Medline ® Abstract for Reference 7
of 'Genetic counseling and testing for hereditary breast and ovarian cancer'
Long-term reactions to genetic testing for BRCA1 and BRCA2 mutations: does time heal women's concerns?
Halbert CH, Stopfer JE, McDonald J, Weathers B, Collier A, Troxel AB, Domchek S
J Clin Oncol. 2011 Nov;29(32):4302-6. Epub 2011 Oct 11.
PURPOSE: Short-term reactions to BRCA1 and BRCA2 (BRCA1/2) genetic test results have been described in several reports, but the long-terms effects of testing have not been examined extensively.
METHODS: We conducted an observational study to characterize the long-term impact of genetic testing for BRCA1/2 mutations in 167 women who had received genetic test results at least 4 years ago. We also evaluated the relationship between genetic testing-specific reactions and breast and ovarian cancer screening to determine the behavioral significance of adverse reactions.
RESULTS: Seventy-four percent of women were not experiencing any distress regarding their test result, 41% were not experiencing any uncertainty, and 51% had a score for positive experiences that was suggestive of low levels of adverse reactions in terms of family support and communication. Mutation carriers (odds ratio, 3.96; 95% CI, 1.44 to 10.89; P = .01) were most likely to experience distress. Only less time since disclosure was related significantly to experiencing uncertainty (odds ratio,0.62; 95% CI, 0.44 to 0.88; P = .008). In terms of cancer screening, 81% of women had a mammogram during the year before study enrollment, 25% had magnetic resonance imaging (MRI), 20% had a transvaginal ultrasound, and 20% had a CA-125. Experiencing distress was associated significantly with having a CA-125 (χ(2) = 3.89, P = .05), and uncertainty was associated with having an MRI (χ(2) = 8.90, P = .003).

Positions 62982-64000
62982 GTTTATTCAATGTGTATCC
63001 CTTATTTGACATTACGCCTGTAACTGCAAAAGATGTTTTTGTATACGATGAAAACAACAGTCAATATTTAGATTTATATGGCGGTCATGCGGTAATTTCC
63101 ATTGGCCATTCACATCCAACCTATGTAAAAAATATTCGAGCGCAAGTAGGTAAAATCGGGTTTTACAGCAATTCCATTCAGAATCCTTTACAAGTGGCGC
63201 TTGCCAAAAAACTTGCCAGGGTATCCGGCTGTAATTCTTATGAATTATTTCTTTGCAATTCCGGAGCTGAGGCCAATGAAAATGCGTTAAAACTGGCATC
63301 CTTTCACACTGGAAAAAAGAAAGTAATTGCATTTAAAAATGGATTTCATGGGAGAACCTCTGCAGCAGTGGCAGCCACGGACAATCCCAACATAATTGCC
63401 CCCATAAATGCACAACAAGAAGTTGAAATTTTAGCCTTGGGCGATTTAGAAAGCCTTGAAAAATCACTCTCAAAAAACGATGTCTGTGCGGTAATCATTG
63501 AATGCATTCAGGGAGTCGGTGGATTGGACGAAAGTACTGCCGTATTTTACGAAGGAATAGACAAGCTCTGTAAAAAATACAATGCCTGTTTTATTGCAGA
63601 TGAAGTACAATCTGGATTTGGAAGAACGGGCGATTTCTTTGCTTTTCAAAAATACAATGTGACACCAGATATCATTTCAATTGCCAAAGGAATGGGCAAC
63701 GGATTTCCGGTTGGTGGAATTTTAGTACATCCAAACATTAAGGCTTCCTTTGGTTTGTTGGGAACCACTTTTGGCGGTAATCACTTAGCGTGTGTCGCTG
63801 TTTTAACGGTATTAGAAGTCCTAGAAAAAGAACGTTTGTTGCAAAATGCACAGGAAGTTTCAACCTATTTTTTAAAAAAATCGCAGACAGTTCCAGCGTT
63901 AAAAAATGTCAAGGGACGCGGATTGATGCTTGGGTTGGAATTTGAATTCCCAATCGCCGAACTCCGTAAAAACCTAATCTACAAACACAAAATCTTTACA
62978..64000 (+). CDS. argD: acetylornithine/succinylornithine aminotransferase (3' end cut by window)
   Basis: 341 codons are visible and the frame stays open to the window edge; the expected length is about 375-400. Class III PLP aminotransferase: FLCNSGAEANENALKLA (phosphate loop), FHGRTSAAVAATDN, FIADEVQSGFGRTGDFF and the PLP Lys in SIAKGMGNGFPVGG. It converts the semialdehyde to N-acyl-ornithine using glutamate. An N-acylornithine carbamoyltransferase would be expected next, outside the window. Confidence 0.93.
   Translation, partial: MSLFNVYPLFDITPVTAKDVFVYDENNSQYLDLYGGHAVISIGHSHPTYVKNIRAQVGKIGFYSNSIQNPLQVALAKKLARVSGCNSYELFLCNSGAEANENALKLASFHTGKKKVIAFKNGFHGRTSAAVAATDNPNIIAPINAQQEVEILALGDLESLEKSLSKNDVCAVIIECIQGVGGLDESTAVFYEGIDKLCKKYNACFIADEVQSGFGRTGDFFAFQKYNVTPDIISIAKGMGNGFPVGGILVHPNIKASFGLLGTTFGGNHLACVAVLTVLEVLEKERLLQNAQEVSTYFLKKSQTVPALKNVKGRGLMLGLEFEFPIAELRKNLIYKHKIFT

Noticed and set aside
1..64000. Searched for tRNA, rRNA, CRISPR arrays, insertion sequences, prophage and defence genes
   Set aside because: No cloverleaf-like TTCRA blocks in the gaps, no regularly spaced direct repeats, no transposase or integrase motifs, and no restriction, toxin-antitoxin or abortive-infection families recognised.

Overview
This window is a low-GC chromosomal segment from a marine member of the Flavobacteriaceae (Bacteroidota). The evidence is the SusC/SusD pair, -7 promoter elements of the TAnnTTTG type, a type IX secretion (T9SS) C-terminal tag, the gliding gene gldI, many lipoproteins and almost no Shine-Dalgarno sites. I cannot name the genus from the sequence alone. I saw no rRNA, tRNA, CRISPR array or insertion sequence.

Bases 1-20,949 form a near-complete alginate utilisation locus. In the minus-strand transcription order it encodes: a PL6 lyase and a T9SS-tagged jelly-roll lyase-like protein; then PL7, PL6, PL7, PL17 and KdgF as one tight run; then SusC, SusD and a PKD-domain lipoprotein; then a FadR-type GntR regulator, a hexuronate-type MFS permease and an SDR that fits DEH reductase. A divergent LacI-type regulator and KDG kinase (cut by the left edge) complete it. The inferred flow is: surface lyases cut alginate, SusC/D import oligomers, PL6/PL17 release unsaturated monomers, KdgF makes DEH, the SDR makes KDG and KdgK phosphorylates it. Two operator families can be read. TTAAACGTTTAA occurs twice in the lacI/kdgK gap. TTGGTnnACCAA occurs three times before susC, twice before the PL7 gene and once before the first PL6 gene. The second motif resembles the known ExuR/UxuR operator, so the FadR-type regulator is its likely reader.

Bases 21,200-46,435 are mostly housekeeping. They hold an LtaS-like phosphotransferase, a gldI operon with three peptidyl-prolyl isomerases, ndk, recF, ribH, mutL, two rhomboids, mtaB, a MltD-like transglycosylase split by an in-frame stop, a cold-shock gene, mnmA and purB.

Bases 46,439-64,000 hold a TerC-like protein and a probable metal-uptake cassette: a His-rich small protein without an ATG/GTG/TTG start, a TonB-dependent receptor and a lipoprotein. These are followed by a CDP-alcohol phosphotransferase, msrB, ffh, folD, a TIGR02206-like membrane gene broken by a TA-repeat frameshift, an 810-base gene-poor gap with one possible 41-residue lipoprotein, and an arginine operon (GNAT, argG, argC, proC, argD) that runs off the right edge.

CONCLUSION: Our findings show that women are not likely to experience genetic testing concerns several years after receiving BRCA1/2 test results; distress and uncertainty are not likely to have adverse effects on screening among women at risk for hereditary disease.
University of Pennsylvania, 3535 Market St, Ste 4100, Philadelphia, PA 19104, USA. Chanita@mail.med.upenn.edu